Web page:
Things That Matter

Cop Responded To His Cries For Help By Having Him Sent To An Immigration Detention Center

On April 27, 31-year-old Honduran immigrant Marcos Antonio Huete was hit by a pickup truck while riding his bicycle to work in Key West, Florida. When police showed up, Huete was not treated like a victim at all, but rather the immigrant was treated like a suspect. Recently-released police body cam footage shows that the first officer on the scene immediately began interrogating Huete, rather than checking on his safety.

Instead of checking on Antonio Huete’s physical well-being, the officer began asking about his immigration status, video from Univision shows.

UNIVISION.COM

As they approach Antonio Huete, who can be seen laying on the ground after being hit by the pickup, the officer begins questioning Huete’s immigration status, saying, “You illegal? Are you a legal citizen or no? Speak English? You got ID? Passport, visa, or what?” As Think Progress points out, the officer failed to live up to the Monroe County (the County where Key West is located) Sheriff’s Office Code of Ethics, which states officers are expected to “treat people with dignity, good faith and equity; without discrimination.”

Things only got worse for Antonio Huete after he finally received medical attention.

UNIVISION.COM

Antonio Huete was told to return to the scene after he received medical attention. Upon returning, he was fined $75 because officers determined he was at fault for the accident. He was then detained by Border Patrol and has since been held at the Krome Detention Center in Miami, Florida, Think Progress reports.

Antonio Huete’s sister told Univision, “The fact that we do not have papers does not mean that we do not have rights.”


As Think Progress reports, Antonio Huete’s deportation apparently stems from a deportation order from 2010. Critics, however, argue that aside from not offering medical assistance to Antonio Huete, the police department is under no obligation to contact immigration agents. Other criticism stems from how the officer handled the situation. Howard Simon from the American Civil Liberties Union told Univision, “Asking for immigration status to a person after being hit by a car offends human rights sensitivity and is very counterproductive for effective law enforcement.”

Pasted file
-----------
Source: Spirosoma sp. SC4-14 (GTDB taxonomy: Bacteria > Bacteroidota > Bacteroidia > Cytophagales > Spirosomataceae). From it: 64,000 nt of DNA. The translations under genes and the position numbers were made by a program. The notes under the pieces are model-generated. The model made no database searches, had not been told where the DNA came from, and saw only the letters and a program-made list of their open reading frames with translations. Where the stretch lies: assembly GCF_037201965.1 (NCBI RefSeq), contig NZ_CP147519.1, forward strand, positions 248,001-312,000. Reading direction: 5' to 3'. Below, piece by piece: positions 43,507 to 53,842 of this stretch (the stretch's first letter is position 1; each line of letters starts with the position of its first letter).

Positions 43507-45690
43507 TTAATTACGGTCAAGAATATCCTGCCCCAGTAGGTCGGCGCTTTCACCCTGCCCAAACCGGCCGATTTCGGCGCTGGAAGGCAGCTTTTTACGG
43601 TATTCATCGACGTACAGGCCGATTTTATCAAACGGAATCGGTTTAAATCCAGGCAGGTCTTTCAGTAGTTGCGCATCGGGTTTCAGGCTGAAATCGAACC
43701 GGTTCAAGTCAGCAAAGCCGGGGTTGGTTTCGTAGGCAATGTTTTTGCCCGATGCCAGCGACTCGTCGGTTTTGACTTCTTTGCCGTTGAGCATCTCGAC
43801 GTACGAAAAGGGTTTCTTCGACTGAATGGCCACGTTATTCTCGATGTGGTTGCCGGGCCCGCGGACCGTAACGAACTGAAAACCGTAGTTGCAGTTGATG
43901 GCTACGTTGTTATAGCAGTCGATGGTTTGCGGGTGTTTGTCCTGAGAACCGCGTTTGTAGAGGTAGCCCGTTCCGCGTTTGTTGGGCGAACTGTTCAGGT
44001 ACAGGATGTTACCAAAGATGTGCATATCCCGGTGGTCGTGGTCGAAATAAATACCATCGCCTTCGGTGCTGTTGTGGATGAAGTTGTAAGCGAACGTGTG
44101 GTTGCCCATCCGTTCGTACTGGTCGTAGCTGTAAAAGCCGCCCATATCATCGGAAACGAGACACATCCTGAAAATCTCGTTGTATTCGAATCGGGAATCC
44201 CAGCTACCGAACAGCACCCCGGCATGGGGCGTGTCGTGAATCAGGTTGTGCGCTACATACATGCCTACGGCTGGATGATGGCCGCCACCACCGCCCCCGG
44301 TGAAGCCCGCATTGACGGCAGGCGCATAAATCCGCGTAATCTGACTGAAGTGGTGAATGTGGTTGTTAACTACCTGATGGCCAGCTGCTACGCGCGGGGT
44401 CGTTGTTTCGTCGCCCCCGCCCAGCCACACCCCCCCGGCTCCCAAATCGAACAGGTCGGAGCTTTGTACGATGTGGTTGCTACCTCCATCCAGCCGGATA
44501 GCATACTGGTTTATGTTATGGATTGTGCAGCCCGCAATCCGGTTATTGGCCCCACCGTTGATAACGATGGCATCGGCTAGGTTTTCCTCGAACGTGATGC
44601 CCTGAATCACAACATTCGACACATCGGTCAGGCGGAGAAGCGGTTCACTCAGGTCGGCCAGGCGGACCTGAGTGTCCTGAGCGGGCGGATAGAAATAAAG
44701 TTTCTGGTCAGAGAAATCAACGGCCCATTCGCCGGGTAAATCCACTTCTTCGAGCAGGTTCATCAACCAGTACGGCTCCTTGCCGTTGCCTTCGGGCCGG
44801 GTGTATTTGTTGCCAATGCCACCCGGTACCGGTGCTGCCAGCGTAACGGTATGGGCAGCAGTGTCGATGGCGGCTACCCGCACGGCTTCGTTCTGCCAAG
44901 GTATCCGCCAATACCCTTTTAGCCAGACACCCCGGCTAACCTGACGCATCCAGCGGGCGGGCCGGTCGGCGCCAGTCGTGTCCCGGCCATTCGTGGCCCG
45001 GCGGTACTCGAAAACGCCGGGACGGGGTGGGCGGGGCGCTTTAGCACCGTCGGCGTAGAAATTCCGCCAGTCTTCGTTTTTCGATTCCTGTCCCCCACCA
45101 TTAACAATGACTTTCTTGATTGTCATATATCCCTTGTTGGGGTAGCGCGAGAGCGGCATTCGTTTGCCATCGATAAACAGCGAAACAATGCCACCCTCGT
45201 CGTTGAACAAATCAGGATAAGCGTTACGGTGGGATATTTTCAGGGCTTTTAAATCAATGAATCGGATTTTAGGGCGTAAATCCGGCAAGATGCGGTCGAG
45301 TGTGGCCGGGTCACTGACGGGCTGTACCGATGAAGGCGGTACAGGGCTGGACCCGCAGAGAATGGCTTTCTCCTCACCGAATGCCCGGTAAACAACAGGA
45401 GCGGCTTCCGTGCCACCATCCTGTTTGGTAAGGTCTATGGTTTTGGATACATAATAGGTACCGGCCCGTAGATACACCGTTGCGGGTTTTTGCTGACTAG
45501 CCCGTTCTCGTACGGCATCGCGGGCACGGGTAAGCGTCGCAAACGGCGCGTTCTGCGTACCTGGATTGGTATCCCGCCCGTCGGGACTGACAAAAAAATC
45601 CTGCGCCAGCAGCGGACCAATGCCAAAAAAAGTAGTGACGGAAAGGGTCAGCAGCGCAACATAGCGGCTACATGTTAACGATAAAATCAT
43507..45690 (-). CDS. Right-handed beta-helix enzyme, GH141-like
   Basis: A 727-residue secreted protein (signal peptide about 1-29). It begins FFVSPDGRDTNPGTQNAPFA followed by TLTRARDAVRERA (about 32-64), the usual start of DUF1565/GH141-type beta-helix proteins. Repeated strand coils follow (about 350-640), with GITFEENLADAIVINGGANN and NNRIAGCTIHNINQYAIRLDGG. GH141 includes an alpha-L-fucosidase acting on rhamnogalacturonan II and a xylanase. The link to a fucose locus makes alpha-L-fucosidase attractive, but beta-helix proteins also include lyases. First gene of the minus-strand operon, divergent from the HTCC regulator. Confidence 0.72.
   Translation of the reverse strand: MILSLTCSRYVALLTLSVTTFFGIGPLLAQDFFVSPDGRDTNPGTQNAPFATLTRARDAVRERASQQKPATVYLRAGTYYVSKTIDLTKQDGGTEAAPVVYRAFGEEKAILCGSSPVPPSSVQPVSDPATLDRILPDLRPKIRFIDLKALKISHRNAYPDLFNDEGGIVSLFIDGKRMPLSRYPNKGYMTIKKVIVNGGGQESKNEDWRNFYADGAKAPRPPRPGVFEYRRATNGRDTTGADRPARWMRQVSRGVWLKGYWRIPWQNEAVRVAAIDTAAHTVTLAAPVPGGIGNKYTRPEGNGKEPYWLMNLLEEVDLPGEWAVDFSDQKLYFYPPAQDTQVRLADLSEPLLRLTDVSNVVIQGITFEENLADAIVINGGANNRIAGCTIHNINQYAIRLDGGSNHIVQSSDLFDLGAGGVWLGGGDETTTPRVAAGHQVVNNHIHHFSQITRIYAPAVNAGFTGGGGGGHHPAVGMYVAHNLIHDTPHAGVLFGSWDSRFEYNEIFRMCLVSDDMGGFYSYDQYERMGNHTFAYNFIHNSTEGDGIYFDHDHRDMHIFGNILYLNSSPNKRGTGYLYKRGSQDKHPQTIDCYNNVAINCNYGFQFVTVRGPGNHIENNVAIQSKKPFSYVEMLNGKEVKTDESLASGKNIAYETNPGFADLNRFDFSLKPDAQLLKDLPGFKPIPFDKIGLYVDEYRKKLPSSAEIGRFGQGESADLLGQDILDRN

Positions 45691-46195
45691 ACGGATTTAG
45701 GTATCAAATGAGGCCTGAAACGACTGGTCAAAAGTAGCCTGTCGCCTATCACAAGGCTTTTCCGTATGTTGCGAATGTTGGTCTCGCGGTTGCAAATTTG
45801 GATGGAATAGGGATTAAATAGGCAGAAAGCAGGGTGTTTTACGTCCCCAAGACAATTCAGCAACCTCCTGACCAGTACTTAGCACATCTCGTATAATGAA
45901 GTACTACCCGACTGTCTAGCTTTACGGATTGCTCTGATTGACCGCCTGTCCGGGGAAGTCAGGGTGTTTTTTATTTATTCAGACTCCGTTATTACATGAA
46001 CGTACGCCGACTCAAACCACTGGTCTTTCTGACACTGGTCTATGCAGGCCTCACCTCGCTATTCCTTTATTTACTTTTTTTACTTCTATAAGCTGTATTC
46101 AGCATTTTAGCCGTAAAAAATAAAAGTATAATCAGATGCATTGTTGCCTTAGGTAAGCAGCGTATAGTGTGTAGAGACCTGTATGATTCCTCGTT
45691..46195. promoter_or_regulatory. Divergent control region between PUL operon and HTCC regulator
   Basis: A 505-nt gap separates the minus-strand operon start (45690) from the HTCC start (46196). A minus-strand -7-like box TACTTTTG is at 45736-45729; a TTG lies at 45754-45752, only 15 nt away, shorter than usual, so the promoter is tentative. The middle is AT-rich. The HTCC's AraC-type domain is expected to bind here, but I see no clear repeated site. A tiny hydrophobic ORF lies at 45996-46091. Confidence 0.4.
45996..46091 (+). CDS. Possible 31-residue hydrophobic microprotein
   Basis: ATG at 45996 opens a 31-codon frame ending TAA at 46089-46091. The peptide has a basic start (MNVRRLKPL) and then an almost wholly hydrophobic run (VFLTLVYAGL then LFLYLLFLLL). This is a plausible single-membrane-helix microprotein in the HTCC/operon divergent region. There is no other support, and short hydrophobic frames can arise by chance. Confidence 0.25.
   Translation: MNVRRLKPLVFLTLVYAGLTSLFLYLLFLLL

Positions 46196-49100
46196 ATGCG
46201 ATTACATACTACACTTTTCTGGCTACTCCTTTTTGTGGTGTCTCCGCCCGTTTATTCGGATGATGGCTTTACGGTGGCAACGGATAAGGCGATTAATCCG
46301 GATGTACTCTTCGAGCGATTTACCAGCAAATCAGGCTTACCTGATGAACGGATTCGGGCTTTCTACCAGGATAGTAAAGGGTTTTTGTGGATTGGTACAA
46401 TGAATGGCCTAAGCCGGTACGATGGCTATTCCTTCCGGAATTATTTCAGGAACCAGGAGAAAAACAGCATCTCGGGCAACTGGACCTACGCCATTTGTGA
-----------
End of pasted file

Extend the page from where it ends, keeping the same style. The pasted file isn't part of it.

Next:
This incident is similar to another in which a passenger was questioned by Minneapolis Transit police.

This incident occurred on the Minneapolis Blue Line light rail train, northbound on Sunday, May 14, 2017. Question of the Day: why are Metro Transit Police asking people's immigration status???

Posted by Ricardo Levins Morales on Friday, May 19, 2017

Ricardo Levins Morales / FACEBOOK

Video from Ricardo Morales captured the incident, which occurred on May 14th. Minneapolis Metro Transit police confronted a passenger over fare, but the conversation quickly turned to an interrogation on the person’s immigration status. While filming, Morales asked the officers, “Are you guys authorized to act as immigration police?” He then informed them that asking questions about a person’s immigration status was “very touchy legal territory.” After Morales’ intervention, the video shows, the officer dropped his questioning.

Metro has assured its citizens that Minneapolis is still a sanctuary city, despite this incident.


In an attempt to reassure passengers, Metro Transit Police Chief John Harrington released the following statement to the Metro Transit’s Facebook page:

It is not the practice of the Metro Transit police to inquire about the immigration status of our riders. Our policy states:

“It is the policy of the Metro Transit Police Department that all members make personal and professional commitments to equal enforcement of the law and equal service to the public. Confidence in this commitment will increase the effectiveness of this department in protecting and serving the entire community and recognizing the dignity of all persons, regardless of their immigration status.”

(VIA: Univision)

READ: These Videos Show That Latinos Know How To Keep Their Cool In The Face Of Mounting Hatred All Over The Country

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Naked Woman Is Stuck In Storm Drain For Weeks But How She Got There Is Even More Strange

Things That Matter

Naked Woman Is Stuck In Storm Drain For Weeks But How She Got There Is Even More Strange

Rescuers are still scratching their heads after helping a woman out of a storm drain, where she had allegedly been trapped for weeks. Although her family is glad that the woman has been rescued, they have more questions than answers about the woman’s past few weeks.

Woman is rescued from storm drain after being missing for three weeks.

A 43-year-old woman who had been missing for three weeks was rescued Tuesday after she was found trapped inside a storm drain just a few feet away from a busy street in the Florida city of Delray Beach. She was naked and unable to stand on her own.

The bizarre rescue began when a good Samaritan heard yelling coming from a drain and called 911, according to Delray Beach Fire Rescue. How she ended up in the drain is even more unusual:

The woman told officers she went for a swim in a canal near her boyfriend’s home in West Delray Beach on March 3, according to Delray Beach police.